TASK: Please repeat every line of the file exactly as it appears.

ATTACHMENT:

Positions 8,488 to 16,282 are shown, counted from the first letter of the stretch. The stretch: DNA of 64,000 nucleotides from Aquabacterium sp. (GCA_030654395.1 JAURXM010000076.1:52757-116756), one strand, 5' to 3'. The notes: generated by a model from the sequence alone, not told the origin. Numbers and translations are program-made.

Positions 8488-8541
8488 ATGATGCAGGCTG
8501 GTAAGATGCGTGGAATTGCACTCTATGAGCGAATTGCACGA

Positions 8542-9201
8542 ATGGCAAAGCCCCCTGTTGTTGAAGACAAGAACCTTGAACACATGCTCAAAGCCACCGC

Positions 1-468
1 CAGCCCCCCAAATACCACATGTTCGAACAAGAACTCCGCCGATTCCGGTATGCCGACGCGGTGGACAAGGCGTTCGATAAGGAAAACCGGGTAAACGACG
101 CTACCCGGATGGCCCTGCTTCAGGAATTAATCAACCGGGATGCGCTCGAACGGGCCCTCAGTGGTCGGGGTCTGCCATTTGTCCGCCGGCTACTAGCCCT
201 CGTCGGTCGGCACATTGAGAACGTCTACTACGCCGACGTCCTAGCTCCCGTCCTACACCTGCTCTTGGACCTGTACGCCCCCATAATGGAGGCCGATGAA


Positions 8,488 to 16,282 are shown, counted from the first letter of the stretch. The stretch: DNA of 64,000 nucleotides from Aquabacterium sp. (GCA_030654395.1 JAURXM010000076.1:52757-116756), one strand, 5' to 3'. The notes: generated by a model from the sequence alone, not told the origin. Numbers and translations are program-made.

Positions 8488-8541
8488 ATGATGCAGGCTG
8501 GTAAGATGCGTGGAATTGCACTCTATGAGCGAATTGCACGA

Positions 8542-9201
8542 ATGGCAAAGCCCCCTGTTGTTGAAGACAAGAACCTTGAACACATGCTCAAAGCCACCGC

Positions 1-468
1 CAGCCCCCCAAATACCACATGTTCGAACAAGAACTCCGCCGATTCCGGTATGCCGACGCGGTGGACAAGGCGTTCGATAAGGAAAACCGGGTAAACGACG
101 CTACCCGGATGGCCCTGCTTCAGGAATTAATCAACCGGGATGCGCTCGAACGGGCCCTCAGTGGTCGGGGTCTGCCATTTGTCCGCCGGCTACTAGCCCT
201 CGTCGGTCGGCACATTGAGAACGTCTACTACGCCGACGTCCTAGCTCCCGTCCTACACCTGCTCTTGGACCTGTACGCCCCCATAATGGAGGCCGATGAA